• Alex de Sherbinin maps social vulnerability to climate change, and studies climate change impacts on migration and displacement, including managed retreat from coastal inundation.
  • John Furlow previously led the Climate Change Adaptation Program in USAID’s climate change office. He now helps researchers apply their research and expertise to decision making in public health, agriculture, infrastructure planning and other vital sectors.
  • Radley Horton’s research focuses on climate vulnerability, extreme weather, sea-level rise, and adaptation to climate change, especially in urban areas. He has served as an advisor to New York City and the Obama administration, and is co-chair of Columbia’s Climate Adaptation Initiative.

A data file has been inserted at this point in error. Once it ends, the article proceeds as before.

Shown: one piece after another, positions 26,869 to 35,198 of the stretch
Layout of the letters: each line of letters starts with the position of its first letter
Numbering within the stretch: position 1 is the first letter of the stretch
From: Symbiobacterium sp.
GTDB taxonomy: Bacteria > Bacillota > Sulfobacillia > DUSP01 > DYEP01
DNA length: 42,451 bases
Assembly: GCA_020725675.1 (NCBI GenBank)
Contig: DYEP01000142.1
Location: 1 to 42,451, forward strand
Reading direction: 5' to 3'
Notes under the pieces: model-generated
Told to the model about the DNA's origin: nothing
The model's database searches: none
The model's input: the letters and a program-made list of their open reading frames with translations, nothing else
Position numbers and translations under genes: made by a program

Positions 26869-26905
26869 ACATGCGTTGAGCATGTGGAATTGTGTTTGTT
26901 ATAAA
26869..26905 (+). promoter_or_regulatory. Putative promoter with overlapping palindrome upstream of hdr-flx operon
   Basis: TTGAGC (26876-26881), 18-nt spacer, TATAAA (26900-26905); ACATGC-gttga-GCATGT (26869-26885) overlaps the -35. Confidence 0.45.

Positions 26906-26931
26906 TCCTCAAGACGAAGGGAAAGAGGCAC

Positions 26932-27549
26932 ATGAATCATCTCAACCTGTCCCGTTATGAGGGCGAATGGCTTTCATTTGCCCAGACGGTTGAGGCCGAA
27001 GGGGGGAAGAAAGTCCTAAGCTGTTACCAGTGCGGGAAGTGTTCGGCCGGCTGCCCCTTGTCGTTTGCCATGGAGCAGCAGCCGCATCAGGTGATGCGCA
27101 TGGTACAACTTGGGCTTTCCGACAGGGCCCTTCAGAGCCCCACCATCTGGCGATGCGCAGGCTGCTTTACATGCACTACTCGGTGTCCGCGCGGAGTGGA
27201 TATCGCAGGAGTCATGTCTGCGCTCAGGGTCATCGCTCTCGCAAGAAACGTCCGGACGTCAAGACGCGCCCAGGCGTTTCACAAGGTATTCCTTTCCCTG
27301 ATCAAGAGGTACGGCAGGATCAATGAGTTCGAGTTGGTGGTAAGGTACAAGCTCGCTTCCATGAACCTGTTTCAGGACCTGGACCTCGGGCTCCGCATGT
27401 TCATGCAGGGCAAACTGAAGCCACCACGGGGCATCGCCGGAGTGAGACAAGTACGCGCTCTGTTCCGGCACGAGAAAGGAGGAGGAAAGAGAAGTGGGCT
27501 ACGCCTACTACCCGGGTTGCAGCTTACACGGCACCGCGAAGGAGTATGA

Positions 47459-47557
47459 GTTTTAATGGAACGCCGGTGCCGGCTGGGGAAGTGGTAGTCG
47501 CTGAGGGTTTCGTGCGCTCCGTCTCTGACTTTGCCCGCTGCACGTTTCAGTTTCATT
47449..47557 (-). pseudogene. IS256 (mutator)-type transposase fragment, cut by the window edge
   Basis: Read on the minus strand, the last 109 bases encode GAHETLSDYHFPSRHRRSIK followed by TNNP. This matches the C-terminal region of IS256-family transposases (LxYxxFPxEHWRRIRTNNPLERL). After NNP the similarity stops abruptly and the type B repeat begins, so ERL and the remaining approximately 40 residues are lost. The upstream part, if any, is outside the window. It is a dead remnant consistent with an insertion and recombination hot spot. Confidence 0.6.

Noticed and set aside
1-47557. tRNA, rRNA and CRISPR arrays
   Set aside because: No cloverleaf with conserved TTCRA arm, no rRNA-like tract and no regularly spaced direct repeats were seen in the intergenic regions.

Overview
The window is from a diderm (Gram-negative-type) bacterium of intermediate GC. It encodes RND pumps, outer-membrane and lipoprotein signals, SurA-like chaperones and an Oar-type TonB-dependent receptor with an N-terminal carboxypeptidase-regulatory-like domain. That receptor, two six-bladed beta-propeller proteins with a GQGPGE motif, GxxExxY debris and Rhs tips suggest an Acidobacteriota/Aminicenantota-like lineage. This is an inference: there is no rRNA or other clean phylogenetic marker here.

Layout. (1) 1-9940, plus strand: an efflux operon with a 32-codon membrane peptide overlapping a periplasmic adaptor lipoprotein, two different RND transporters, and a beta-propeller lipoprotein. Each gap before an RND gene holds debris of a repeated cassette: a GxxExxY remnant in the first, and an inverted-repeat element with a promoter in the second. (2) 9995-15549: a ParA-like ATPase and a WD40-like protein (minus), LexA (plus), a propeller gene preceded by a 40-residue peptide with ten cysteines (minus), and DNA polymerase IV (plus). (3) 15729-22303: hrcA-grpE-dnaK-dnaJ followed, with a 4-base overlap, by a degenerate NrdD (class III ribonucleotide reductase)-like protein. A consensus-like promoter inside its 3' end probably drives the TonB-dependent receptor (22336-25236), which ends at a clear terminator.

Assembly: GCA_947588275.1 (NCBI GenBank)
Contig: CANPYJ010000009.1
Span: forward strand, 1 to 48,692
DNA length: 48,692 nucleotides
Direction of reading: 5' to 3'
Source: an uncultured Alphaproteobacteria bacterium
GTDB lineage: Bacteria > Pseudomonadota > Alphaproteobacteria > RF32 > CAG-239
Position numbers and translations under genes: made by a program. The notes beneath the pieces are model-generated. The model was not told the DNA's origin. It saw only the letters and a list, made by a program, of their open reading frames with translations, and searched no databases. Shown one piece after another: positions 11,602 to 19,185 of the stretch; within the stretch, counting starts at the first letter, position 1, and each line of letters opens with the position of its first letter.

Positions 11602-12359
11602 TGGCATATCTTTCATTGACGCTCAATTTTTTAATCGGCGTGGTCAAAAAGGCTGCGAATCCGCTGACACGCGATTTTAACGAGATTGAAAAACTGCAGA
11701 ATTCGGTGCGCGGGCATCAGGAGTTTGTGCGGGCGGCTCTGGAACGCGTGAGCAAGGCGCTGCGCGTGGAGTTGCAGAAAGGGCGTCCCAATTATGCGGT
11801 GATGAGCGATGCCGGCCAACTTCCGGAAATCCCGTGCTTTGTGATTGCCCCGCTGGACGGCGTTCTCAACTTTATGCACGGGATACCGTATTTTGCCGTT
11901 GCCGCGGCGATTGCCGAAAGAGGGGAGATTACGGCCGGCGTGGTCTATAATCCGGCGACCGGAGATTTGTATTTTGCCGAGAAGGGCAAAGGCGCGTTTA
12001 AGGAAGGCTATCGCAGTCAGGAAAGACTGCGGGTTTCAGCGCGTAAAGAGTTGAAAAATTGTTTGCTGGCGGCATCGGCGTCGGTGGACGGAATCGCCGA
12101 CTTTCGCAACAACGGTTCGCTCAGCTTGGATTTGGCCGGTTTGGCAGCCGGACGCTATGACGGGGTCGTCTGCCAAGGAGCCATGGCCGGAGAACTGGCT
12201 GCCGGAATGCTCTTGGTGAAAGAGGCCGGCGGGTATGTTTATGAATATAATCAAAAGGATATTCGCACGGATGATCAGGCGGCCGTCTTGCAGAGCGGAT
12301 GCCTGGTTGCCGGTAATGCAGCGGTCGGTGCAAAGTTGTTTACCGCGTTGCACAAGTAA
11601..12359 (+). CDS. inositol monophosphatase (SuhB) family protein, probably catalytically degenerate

• Klaus Jacob has been involved in mapping climate hazards to coastal areas and advising on adaptation measures, and has acted as an advisor to New York City in this regard. He is best known for accurately predicting the inundation of the subways during Superstorm Sandy.
  • As the former director of the NYC Mayor’s Office of Sustainability, Nilda Mesa directed OneNYC, the city’s long-term sustainability plan which, for the first time for a major U.S. city, tied environmental initiatives with economic development, equity and resilience.
  • John MacWilliams and Sarah La Monaca are examining how companies are addressing the physical and transition risks posed by climate change, and consider how markets can be better engaged to reorient capital toward low-carbon assets.